An abnormally high incidence of malignant melanoma has been found in children around the Lawrence Livermore National Laboratory, according to California health officials.
A 30-year government-sponsored cancer watch around the lab found eight cases of the deadly skin cancer among children born in the area and 12 cases among young residents born elsewhere, "a significantly elevated incidence" of the rare disease.
That was far beyond the normal incidence of 1.2 cases that would have been expected among a similar population of children and youngsters born in all other East Bay communities during the same period.
It was 2.4 times higher than the 4.9 cases that would have been expected among children who moved to the area after birth.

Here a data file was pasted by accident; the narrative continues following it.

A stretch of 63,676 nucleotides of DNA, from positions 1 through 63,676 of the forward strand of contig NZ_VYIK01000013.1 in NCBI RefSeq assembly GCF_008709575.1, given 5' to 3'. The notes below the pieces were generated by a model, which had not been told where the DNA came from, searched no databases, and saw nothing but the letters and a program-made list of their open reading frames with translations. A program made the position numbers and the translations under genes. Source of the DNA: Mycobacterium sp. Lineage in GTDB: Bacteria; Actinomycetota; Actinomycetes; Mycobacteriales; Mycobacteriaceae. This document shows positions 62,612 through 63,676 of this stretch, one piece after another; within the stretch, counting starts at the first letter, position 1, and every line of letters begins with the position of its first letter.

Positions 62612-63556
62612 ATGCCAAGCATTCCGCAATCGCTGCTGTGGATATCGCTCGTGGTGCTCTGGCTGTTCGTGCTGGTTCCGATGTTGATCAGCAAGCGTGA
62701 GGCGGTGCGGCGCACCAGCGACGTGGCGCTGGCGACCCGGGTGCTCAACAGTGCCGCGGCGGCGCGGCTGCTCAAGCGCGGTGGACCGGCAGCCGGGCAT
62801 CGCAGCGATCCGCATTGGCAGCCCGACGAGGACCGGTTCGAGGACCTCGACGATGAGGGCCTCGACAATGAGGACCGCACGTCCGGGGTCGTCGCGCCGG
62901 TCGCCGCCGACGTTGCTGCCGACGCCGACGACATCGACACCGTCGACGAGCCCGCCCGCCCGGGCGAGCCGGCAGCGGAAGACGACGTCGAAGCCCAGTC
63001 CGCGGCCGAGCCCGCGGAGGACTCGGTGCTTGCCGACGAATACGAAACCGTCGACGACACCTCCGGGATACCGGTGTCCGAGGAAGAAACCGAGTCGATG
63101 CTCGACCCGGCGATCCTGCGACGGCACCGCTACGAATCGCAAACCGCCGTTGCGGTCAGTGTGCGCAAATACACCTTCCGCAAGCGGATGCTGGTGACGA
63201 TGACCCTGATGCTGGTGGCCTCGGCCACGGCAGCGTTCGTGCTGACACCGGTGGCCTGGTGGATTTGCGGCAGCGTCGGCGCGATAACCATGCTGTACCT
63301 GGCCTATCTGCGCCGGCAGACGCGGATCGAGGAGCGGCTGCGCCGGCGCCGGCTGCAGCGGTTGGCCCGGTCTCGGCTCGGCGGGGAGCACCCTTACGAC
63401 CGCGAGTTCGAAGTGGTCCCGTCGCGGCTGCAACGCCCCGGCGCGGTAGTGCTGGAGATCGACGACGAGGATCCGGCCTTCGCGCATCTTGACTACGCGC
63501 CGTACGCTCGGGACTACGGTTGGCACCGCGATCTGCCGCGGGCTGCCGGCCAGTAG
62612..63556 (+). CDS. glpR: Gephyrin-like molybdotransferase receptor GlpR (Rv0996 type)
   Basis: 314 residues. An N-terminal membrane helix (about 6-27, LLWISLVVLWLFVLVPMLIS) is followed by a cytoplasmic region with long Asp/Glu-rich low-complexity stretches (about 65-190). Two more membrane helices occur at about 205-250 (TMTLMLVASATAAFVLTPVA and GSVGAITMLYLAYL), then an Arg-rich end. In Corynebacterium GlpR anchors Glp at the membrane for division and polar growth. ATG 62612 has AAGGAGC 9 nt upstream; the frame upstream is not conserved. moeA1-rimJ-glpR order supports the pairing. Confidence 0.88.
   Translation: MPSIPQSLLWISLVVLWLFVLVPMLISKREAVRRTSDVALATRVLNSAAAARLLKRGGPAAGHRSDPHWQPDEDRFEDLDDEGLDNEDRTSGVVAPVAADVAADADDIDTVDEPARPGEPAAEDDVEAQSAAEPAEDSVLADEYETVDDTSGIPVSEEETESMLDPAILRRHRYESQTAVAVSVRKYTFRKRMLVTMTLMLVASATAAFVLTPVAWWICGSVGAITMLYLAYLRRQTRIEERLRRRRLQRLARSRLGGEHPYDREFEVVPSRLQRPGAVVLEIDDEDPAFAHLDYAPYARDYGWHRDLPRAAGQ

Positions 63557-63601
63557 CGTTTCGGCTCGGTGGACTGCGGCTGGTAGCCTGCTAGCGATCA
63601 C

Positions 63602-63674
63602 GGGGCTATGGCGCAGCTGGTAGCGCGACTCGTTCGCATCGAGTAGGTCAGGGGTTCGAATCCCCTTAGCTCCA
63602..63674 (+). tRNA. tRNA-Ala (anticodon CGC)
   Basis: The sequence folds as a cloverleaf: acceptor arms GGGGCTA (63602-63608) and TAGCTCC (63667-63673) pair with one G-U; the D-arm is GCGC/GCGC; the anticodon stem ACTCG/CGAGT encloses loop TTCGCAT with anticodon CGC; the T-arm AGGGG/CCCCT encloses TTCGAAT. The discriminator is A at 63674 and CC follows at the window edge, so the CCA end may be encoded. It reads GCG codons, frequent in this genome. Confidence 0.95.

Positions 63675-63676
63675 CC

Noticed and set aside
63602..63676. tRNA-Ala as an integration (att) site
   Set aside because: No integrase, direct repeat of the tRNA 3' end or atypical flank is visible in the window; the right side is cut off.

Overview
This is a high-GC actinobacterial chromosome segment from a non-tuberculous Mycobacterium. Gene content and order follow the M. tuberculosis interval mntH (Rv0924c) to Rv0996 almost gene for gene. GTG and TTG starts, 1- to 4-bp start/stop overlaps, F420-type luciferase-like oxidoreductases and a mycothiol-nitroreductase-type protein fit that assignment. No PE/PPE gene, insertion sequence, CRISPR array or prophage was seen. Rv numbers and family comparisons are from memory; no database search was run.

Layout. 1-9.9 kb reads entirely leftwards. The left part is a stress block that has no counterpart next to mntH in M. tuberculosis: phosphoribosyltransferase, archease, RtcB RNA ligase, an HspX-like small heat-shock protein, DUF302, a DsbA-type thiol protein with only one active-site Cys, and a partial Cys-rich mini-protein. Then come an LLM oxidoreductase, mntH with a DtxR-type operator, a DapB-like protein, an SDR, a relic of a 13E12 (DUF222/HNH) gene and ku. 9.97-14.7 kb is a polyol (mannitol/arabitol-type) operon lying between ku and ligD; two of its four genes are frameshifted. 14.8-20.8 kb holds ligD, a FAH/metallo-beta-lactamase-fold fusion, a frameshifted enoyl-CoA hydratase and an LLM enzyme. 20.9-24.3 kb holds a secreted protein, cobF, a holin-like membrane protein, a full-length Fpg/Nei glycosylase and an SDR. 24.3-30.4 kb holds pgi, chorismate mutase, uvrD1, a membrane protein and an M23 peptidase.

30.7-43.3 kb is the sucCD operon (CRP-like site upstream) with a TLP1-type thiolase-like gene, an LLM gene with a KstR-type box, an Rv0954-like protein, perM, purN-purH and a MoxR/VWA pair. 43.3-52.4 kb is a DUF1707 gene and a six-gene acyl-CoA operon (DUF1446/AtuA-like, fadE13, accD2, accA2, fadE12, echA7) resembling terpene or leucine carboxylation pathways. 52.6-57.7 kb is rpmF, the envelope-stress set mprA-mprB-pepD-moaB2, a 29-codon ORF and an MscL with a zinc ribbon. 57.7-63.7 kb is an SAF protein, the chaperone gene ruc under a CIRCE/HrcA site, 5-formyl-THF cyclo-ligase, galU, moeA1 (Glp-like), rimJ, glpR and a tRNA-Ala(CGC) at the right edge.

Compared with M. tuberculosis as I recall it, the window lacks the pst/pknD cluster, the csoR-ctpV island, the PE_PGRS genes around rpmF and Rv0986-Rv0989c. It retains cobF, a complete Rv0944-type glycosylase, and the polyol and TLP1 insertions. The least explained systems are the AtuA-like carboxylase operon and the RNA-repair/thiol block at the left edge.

The state study covered the years 1960 to 1991. It was one of several done around the United States by the federal Centers for Disease Control and Prevention in areas surrounding major nuclear research facilities.
The Livermore weapons lab handles small quantities of plutonium and other radioactive materials.
It is the second cancer scare in the region. From 1966 to 1978, health officials found 14 cases of malignant melanoma among laboratory workers. Except for two chemists who worked directly with radioactive chemicals, independent experts investigating the cluster found no clear cause.
The latest cluster is surrounded with the same sense of mystery. The cancer specialists on the study could not say what the cause might be.
It is known that malignant melanoma can be caused by heavy exposure to strong sunlight and possibly by X-rays or other forms of radiation. The disease is one of the rarest but most deadly types of cancer. It occurs most often among adults with light skin.
The study did not find a higher incidence of leukemia or non-Hodgkin's lymphoma.